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How the company walks the talk on promoting internal mobility.

March 03, 2022

Creating an environment that fosters internal talent mobility isn’t easy within large companies. Key challenges, including getting managers on board, establishing processes, and consistent messaging can prevent a supportive culture from taking hold. But internal mobility is becoming more of a business imperative as “The War for Talent” continues.

The October 2021 Pulse of the American Worker Survey  from Prudential found that 26% of workers said a lack of opportunities at their former job had spurred their departure. And 45% of workers who were planning to look for new jobs said they would consider staying if their employer offered internal mobility opportunities.

Statistics like these have put employee retention on companies’ front burners. But as they invest in tools and strategies to enable talent to stay and grow their careers, the most important tool in building a culture of mobility is employees themselves.

Sheryl Krongold was a senior meeting planner in late spring 2020, managing Prudential’s external conferences, all of which had been canceled for the foreseeable future. As the pandemic raged, millions of Americans were concerned about job security. She was one of them.

Krongold had held several positions over her two plus decades at Prudential and began thinking about her next move. In a conversation with a leader in her organization, she shared her work experience. Less than a month later, they called to offer her a shot at a completely new role within the same organization, as a manager on the Global Sourcing and Procurement team supporting Prudential’s Long Term Care business.

Looking at the job description, she saw specific duties she had little experience performing. But after conversations with her vice president as well as a longtime mentor at Prudential, Krongold decided to go for it.

“They reassured me that between my work background in event management and Prudential as a whole, there was nothing in the job description I couldn’t do,” she recalls.

“It’s been an incredible learning opportunity because my role has already expanded.”

Internal mobility sets change in motion

Even more change was set in motion when Krongold seized her new opportunity. Some of her colleagues were inspired to pursue opportunities both within and outside event management.

“Within two years, four members of our team made career moves,” recounts Melissa La Rue, a director in Event Management and Krongold’s former manager.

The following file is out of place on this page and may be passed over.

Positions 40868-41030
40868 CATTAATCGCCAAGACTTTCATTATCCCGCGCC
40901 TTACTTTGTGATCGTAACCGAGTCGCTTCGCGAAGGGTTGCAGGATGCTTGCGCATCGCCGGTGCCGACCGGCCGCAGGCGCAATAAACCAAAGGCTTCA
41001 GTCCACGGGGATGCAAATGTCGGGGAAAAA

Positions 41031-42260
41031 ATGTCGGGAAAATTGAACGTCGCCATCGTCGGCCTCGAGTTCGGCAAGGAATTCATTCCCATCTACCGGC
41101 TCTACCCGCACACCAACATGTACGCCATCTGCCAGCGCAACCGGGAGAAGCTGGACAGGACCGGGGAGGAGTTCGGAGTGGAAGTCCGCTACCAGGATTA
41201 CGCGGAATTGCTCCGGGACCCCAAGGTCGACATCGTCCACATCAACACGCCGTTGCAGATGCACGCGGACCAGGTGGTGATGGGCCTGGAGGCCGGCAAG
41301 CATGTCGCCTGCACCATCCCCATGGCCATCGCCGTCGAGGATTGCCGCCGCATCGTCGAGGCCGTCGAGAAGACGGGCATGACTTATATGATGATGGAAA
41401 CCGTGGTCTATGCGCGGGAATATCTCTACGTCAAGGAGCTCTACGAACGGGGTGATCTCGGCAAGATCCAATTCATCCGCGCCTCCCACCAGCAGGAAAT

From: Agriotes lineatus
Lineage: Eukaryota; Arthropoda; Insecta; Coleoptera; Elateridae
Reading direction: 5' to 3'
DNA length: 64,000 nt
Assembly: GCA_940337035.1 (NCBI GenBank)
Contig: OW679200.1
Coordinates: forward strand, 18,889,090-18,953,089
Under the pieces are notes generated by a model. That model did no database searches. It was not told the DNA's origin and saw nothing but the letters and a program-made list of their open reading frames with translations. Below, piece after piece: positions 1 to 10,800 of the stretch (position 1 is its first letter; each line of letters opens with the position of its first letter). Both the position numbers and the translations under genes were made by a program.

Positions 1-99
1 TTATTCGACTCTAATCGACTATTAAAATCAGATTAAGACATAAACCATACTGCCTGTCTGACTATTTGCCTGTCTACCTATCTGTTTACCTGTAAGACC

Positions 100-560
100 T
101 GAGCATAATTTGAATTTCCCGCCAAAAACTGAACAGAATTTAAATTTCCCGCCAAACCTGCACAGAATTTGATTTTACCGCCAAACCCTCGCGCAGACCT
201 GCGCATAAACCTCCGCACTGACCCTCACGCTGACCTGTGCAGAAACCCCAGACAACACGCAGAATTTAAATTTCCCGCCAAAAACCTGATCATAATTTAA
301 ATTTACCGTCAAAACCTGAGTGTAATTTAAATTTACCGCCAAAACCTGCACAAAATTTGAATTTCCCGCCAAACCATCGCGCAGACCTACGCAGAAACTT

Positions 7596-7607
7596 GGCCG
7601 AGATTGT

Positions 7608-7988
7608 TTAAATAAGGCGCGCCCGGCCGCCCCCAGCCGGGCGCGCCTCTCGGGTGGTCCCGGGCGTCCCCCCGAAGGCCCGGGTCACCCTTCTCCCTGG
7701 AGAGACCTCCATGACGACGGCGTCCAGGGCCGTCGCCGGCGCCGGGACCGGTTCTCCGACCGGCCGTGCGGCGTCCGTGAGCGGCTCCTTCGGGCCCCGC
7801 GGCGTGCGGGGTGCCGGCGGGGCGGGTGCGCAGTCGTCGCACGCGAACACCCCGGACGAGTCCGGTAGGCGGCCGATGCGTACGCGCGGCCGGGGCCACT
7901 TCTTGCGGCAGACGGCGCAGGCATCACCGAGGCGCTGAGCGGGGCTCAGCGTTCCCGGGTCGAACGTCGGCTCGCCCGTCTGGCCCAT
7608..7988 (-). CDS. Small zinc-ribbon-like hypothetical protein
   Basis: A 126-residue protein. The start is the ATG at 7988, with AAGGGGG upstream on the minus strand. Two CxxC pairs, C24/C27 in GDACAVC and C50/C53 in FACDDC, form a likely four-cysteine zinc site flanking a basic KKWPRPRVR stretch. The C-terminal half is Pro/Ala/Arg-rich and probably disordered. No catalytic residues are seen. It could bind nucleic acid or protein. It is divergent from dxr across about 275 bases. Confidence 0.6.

Managing through staff changes is never easy, La Rue admits, but she wouldn’t have it any other way — she prides herself on supporting employees as they pursue their career goals.

“I had a manager very early in my career who told me that a successful manager is going to be one who supports you,” she says, “even if it means you’re moving on.”

To other managers, La Rue advises that having honest conversations about team members’ career goals from the beginning is paramount and goes beyond simply saying you’re supportive.

Authentic conversations

Looking back over the past two years, Erin Longo, vice president, Event Management, is proud of the moves her 20-person team has made.

“We’ve done a good job of looking at our talent and helping them develop their skills and identify new opportunities for growth,” she says. “In addition to temporarily redeploying some staff during the pandemic to help other business groups and supporting team members in their career journeys, our team has upskilled to meet new business needs including the shift to virtual meetings and events.”

For Longo, a job well done starts with having honest conversations with her team.

“Being an authentic leader cultivates an environment of trust and transparency so employees will be open and candid. This way you’ll know what their needs are and can partner with them while encouraging them to own their careers,” Longo explains. And she says this authenticity has strengthened her team’s dynamic because everyone feels supported, whether they stay in the department or not.

“Examples like this are a microcosm of the larger talent ecosystem we continue to develop at Prudential,” says Vicki Walia, chief talent and capability officer. “Employees are feeling more empowered to apply for internal opportunities, and we are seeing this in the numbers: In 2021, 53 percent of open roles were filled by internal candidates, compared to industry benchmarks of between 35 and 40 percent. Prudential is committed to the development of its people and has invested in many resources to support equal access to career and growth opportunities.”

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Rich Tornambe